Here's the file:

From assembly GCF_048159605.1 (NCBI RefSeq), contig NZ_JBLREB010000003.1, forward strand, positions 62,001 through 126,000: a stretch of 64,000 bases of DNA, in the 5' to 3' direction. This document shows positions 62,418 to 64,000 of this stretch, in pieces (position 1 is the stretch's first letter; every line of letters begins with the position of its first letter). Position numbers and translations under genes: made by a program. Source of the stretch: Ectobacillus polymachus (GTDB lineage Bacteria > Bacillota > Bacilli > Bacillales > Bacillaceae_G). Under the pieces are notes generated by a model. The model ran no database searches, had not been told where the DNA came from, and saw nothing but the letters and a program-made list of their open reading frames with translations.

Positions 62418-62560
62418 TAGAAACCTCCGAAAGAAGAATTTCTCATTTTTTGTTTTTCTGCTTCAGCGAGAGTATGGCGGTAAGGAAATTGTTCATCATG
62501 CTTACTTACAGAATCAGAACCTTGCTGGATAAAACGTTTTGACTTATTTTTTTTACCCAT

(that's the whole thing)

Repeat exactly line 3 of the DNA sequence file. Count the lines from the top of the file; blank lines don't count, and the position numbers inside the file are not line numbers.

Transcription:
62418 TAGAAACCTCCGAAAGAAGAATTTCTCATTTTTTGTTTTTCTGCTTCAGCGAGAGTATGGCGGTAAGGAAATTGTTCATCATG